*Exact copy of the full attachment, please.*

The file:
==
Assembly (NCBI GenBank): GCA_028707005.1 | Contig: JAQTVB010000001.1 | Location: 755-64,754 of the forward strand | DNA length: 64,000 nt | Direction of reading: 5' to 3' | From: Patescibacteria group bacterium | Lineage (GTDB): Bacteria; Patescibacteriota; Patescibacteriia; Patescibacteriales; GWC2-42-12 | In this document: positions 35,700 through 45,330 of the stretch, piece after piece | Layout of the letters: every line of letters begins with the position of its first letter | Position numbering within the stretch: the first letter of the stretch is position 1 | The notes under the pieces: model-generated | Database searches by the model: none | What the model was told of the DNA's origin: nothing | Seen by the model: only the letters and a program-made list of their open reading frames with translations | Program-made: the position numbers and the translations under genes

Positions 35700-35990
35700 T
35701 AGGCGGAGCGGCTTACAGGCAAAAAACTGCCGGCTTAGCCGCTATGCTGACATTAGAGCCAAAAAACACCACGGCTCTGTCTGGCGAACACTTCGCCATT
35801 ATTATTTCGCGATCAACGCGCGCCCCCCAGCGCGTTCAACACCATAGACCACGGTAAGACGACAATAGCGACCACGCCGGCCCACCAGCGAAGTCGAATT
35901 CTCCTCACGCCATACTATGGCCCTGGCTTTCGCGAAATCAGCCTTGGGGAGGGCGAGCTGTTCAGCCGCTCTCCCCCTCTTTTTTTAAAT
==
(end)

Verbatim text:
Assembly (NCBI GenBank): GCA_028707005.1 | Contig: JAQTVB010000001.1 | Location: 755-64,754 of the forward strand | DNA length: 64,000 nt | Direction of reading: 5' to 3' | From: Patescibacteria group bacterium | Lineage (GTDB): Bacteria; Patescibacteriota; Patescibacteriia; Patescibacteriales; GWC2-42-12 | In this document: positions 35,700 through 45,330 of the stretch, piece after piece | Layout of the letters: every line of letters begins with the position of its first letter | Position numbering within the stretch: the first letter of the stretch is position 1 | The notes under the pieces: model-generated | Database searches by the model: none | What the model was told of the DNA's origin: nothing | Seen by the model: only the letters and a program-made list of their open reading frames with translations | Program-made: the position numbers and the translations under genes

Positions 35700-35990
35700 T
35701 AGGCGGAGCGGCTTACAGGCAAAAAACTGCCGGCTTAGCCGCTATGCTGACATTAGAGCCAAAAAACACCACGGCTCTGTCTGGCGAACACTTCGCCATT
35801 ATTATTTCGCGATCAACGCGCGCCCCCCAGCGCGTTCAACACCATAGACCACGGTAAGACGACAATAGCGACCACGCCGGCCCACCAGCGAAGTCGAATT
35901 CTCCTCACGCCATACTATGGCCCTGGCTTTCGCGAAATCAGCCTTGGGGAGGGCGAGCTGTTCAGCCGCTCTCCCCCTCTTTTTTTAAAT